Then I started something called Teleo, which was a white-label version of Skype, if you know what Skype is; I think most people do now. And that was very lucky timing and was acquired by Microsoft within 18 months of its being founded. And I didn't want to work for Microsoft so I signed a noncompete, took a year off and traveled, and then started my latest venture, Line2, also known as Toktumi. But Line2 is really a solution for where business is headed today in terms of the way people work.
Question: What is the mission of Line2?
Peter Sisson: So if you think about land lines, more and more people are saying, why do I need a land line? They're getting rid of them. And they're sticking entirely to their mobile phone, and there are some problems with that because it doesn't always work in your home, and there's battery-life issues and stuff. But a lot of people are getting rid of land lines. We believe with Line2 the same thing is happening in the office environment, particularly small businesses. You don't really need an office where everyone has to drive their car in and park in order to be productive. You have all of this technology; you can use the Internet and communication technologies to be productive virtually.
So Line2 basically is a business line on your mobile phone. It's a second line, so you add a second line to your mobile phone -- that's why it's called Line2 -- that has all the features, ultimately, that that office phone had: transferring calls, setting up conferences and stuff like that. And so we just released it. It was approved by Apple in early September, and sales have been very strong. I think there's a lot of need for that, and ultimately, the problem we're solving is that people want to work and be productive, but they don't want or need an office, and they don't want to be tethered. Everyone's using WiFi; there's not even a jack into which to plug an office phone in most office environments, for new companies. So that's what we do. So the long answer to your question, to sort of give you a synopsis of each business, it's always about trying to solve a problem.
Question: How important is social media?
Peter Sisson: Very important. I was skeptical at first, and I still scratch my head about Twitter, but I now it's here to stay. You know, it's one of those things that it's a self-fulfilling -- it became popular because it became popular; I don't know how to describe it. But at any rate, the guy that does my marketing is religious about that. So for example, there are a lot of cool tricks. There's a lot of stuff that's important, and one of them is, you need to blog. And I was like, why do I need to blog? Part of it is, if you have constantly changing content on your Web site -- so the blog has to be on your Web site -- then search engines reward that. So like a news site or something, constantly changing content. So if you put up a Web site and do nothing with it, you'll slip down. If you keep changing the content and making that content relevant to the service that you offer and the types of customers you're trying to attract, you'll start to go up in natural search.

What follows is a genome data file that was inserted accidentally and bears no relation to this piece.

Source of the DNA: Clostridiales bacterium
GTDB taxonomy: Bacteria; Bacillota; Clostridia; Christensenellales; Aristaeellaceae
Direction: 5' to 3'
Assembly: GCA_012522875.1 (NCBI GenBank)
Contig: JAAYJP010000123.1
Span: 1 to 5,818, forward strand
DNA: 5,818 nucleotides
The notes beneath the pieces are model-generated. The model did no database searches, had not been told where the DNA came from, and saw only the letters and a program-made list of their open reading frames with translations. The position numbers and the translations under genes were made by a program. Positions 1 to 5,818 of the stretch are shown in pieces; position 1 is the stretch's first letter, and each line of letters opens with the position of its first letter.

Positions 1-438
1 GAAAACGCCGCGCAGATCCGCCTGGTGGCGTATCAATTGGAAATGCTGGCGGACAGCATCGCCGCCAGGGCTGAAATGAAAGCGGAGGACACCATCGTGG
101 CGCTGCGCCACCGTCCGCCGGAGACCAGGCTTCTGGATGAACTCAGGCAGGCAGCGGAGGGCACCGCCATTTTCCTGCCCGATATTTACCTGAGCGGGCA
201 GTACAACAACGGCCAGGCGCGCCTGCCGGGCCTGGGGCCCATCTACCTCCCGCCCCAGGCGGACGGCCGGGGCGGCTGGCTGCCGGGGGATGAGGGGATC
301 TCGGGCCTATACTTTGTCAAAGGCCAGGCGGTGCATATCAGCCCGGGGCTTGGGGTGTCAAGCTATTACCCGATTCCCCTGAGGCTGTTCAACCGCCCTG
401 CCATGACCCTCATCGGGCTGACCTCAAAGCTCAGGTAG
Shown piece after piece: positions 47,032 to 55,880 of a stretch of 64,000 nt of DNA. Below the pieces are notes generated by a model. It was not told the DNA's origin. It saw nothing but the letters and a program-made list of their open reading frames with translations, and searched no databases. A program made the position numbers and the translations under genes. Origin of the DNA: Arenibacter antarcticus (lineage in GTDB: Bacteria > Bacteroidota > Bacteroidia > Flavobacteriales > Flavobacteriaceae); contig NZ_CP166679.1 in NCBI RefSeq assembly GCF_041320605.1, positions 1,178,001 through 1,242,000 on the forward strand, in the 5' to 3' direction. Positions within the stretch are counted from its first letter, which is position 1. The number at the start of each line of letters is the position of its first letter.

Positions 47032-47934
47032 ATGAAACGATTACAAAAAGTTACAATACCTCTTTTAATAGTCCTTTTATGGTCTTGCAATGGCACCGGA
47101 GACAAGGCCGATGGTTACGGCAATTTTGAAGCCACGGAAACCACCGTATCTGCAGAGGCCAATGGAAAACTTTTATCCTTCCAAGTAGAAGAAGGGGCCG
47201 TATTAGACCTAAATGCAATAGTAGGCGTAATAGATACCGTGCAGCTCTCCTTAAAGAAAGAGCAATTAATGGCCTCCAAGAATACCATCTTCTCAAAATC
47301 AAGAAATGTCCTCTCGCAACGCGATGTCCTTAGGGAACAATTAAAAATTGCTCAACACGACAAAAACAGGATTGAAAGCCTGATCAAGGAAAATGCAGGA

The other thing that you do is, once you blog a post -- this is where the social media comes in -- post a blog entry, then you Tweet it and you post it to LinkedIn, Facebook, everywhere, and to different groups. And then what happens is, this magic thing happens where it just reverberates through the Web. It's really fascinating. And so one blog post suddenly translates into multiple hits, and those hits are all then linking back to your blog post, and that means you're getting more links into your Web site, which, as you probably know in search engine optimization, that's another thing that's very important, is to generate links back to your site. So I was sort of dragged kicking and screaming, but now I’m a true believer. It really does work.
Question: How are you rising above the fold of competitors?
Peter Sisson: There's a lot of companies offering phone service, obviously, and you know, we are -- our differentiation is our focus. And I think this is an important lesson for all startups, is that we have a lot of people, because we only charge $14.95 a month, who ask us if they can hook up an ATA, which is what Vonage provides you, which is a little box that you plug your phone into. One end is Internet, the other end is the phone. They want an ATA. But I know from looking at Vonage and other companies that the biggest support expense for those companies is that ATA, because getting people to get under their desks and play with their routers and hook that thing up is a pain. And everyone practically needs a customer support person holding their hand through the process, so it's very expensive. And so we're like, yes, our customers -- there are customers that are trying to drag us in that direction, but we are razor-focused on our belief that the future is not about wired phones, that the future is about mobile and laptop calling. So it's like Skype and your mobile phone. So what does business phone service look like in a world of Skype and mobile phones? And that's what we're laser-focused on, and we're the only ones positioned that way. And by being that focused, it just makes everything better. One, you can communicate your position to the market in a much more laser-focused way so that you can actually stand out as a brand.
Question: Do you have plans to expand out of the SOHO market?